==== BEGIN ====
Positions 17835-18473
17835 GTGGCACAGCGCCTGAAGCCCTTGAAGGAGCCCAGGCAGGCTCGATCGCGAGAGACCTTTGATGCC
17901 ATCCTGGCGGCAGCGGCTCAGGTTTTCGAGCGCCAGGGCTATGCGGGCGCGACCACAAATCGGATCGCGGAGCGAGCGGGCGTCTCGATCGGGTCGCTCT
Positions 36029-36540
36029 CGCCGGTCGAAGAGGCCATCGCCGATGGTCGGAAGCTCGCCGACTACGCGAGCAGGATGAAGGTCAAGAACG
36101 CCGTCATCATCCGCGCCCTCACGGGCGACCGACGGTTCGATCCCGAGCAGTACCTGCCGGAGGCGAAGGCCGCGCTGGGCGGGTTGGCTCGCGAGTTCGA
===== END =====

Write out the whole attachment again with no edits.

Positions 17835-18473
17835 GTGGCACAGCGCCTGAAGCCCTTGAAGGAGCCCAGGCAGGCTCGATCGCGAGAGACCTTTGATGCC
17901 ATCCTGGCGGCAGCGGCTCAGGTTTTCGAGCGCCAGGGCTATGCGGGCGCGACCACAAATCGGATCGCGGAGCGAGCGGGCGTCTCGATCGGGTCGCTCT
Positions 36029-36540
36029 CGCCGGTCGAAGAGGCCATCGCCGATGGTCGGAAGCTCGCCGACTACGCGAGCAGGATGAAGGTCAAGAACG
36101 CCGTCATCATCCGCGCCCTCACGGGCGACCGACGGTTCGATCCCGAGCAGTACCTGCCGGAGGCGAAGGCCGCGCTGGGCGGGTTGGCTCGCGAGTTCGA